Another biographical element from the life of Plath is that she was physically abused. Before her marriage, she was raped. It also effected on her psyche and compelled her to kill herself. The society, in which the respect of women was rotted, did not leave any other option for her except to commit suicide. Moreover, just saying that Ted Hughes did not kill her is not enough to free him from this charge; somehow, he was also responsible for her death. We know that after meeting Ted Hughes she was blessed with a new life but Ted Hughes affairs again put her mind in the same state of affairs, which she had forgotten many years ago. Every time she was injured by someone, it directly hit her brain and increased her insanity. She did not have the capacity to deal with social problems. Even a small accident could harm her mentality. In other words, she was an escapist, who preferred to flee from problems instead of facing them. Thus, death was an easy and acceptable option for her.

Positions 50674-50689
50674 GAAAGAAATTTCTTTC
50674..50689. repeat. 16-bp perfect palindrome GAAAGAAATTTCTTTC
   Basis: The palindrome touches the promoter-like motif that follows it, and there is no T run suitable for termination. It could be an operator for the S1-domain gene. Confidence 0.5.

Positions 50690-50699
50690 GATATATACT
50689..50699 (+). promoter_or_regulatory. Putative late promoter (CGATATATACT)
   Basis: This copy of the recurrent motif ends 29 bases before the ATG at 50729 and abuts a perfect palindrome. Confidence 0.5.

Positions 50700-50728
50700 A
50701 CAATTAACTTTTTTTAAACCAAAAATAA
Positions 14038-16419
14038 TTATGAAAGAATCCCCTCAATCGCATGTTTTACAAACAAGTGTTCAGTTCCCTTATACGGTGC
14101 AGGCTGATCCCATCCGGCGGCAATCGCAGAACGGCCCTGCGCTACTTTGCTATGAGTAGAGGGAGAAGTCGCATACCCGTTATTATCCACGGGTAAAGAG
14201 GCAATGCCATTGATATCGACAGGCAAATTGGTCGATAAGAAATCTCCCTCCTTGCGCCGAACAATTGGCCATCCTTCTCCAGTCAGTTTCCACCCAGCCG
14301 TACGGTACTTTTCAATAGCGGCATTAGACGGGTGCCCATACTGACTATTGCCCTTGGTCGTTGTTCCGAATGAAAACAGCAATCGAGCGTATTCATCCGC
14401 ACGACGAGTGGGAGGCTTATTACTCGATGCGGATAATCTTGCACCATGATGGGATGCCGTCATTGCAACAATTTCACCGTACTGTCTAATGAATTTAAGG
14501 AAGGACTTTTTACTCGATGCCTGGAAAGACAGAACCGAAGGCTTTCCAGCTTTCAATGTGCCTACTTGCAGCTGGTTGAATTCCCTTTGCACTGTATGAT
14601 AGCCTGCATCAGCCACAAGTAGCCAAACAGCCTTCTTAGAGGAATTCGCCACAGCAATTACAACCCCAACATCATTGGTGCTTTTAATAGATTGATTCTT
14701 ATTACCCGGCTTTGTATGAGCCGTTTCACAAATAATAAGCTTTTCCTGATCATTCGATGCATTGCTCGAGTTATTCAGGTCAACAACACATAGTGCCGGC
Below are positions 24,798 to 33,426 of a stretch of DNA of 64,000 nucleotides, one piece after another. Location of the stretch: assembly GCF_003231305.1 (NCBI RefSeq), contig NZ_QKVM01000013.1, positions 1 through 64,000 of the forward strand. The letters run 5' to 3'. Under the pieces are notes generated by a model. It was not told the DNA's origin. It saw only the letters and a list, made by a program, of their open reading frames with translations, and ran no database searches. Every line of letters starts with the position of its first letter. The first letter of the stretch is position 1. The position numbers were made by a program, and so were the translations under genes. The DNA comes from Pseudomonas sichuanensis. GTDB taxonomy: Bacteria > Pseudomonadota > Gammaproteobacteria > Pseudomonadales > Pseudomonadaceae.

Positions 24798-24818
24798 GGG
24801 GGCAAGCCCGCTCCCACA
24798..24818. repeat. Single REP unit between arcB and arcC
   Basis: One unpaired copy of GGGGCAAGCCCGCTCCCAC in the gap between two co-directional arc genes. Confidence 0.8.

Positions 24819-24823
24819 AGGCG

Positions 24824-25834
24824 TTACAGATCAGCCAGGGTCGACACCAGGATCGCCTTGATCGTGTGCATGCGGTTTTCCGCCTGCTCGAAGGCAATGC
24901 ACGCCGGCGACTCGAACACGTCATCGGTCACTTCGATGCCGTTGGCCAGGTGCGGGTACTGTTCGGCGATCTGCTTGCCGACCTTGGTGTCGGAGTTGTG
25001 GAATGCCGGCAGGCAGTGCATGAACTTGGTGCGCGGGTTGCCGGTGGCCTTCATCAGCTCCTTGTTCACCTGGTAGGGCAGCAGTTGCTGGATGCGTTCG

Conclusion of the above discussion is that there were many factors, which took Sylvia towards death but none of them was directly responsible for her suicide. It is Sylvia’s thinking, which is responsible for her death. Her anger and her psyche to see thing differently is the reason behind her suicide. She was against the society, against the people, against its norms. She cried for help as evident from her poems but in vain. Thus, no one else but Plath’s psychological problems are to be blamed for her death.